MINI-BENCHMARKS….Tina Susman of the LA Times produces another grim report card on the surge today. A few individual neighborhoods in Baghdad and elsewhere might be safer than before, but sectarian cleansing is up, thousands of Iraqis are fleeing their homes, intra-Shiite violence is increasing, and overall figures on civilian casualties are far from encouraging:

Privately, many troops say the military buildup should have been able to do far more by now than cut the number of attacks in some neighborhoods.

Pouring troops into the capital is no doubt going to make some areas safer, said one Marine officer, who asked not to be identified because of the sensitivity of the upcoming assessment.

“I don’t know anyone who said, ‘Let’s have an argument on whether 20,000 troops can have an impact on some neighborhoods,’ ” the officer said. “I heard a debate about whether a 20,000-man surge would appreciably enhance the security of the Iraqi people and end the sectarian violence so political reconciliation could occur across the country, not just in Baghdad neighborhoods.”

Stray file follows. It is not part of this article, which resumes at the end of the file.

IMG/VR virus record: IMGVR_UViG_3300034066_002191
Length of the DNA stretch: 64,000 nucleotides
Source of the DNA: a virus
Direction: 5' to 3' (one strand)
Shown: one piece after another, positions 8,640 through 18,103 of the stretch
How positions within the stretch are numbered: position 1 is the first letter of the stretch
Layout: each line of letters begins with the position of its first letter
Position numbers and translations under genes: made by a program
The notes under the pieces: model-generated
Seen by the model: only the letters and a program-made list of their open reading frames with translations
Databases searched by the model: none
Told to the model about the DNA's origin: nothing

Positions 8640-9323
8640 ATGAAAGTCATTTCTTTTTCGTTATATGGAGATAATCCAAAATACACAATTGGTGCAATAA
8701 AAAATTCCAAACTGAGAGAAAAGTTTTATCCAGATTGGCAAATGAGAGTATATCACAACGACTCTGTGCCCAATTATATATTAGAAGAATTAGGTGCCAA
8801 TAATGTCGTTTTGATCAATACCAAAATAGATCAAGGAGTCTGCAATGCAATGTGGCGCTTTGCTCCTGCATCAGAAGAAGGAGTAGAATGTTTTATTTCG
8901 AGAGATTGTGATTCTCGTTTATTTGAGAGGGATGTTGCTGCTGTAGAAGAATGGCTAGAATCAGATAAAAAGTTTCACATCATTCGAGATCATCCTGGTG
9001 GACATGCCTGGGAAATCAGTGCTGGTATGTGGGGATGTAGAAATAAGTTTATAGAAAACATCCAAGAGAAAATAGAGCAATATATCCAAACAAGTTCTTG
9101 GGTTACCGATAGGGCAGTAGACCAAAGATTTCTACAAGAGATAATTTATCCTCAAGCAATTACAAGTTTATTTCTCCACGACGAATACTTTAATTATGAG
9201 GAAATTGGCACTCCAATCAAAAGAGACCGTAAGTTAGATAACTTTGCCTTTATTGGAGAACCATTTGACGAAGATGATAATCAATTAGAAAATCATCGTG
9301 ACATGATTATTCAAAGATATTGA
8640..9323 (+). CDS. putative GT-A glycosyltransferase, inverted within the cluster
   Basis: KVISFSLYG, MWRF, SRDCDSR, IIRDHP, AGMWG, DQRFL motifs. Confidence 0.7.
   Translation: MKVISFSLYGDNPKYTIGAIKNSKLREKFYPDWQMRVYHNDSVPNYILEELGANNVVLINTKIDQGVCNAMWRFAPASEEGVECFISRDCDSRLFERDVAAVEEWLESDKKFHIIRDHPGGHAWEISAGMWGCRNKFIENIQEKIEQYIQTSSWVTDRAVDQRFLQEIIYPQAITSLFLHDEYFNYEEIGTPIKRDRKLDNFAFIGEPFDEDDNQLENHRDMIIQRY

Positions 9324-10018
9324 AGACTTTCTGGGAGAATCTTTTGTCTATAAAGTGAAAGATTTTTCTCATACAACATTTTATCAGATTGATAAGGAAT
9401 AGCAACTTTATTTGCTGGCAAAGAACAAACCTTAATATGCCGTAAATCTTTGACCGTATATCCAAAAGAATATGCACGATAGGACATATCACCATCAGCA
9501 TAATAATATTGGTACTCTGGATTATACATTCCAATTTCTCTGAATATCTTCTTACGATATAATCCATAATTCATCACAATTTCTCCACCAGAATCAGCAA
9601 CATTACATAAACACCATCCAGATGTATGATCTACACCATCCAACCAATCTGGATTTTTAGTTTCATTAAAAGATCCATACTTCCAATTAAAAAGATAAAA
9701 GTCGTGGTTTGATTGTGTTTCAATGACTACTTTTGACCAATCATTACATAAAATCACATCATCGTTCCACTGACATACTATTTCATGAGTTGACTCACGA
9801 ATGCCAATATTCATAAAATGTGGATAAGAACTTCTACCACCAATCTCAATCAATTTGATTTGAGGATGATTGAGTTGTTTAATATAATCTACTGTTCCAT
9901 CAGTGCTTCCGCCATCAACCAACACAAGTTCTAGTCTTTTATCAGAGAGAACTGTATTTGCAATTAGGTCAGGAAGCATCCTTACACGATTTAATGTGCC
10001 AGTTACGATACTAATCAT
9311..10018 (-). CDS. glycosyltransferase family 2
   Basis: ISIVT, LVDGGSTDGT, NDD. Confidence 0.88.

And speaking of political reconciliation, here’s what Ambassador Ryan Crocker is reduced to saying about that: “There are…if you will, mini-benchmarks where things are happening.”

Mini-benchmarks. A phrase worth remembering, I’m sure.

Support Nonprofit Journalism

If you enjoyed this article, consider making a donation to help us produce more like it. The Washington Monthly was founded in 1969 to tell the stories of how government really works—and how to make it work better. Fifty years later, the need for incisive analysis and new, progressive policy ideas is clearer than ever. As a nonprofit, we rely on support from readers like you.

Yes, I’ll make a donation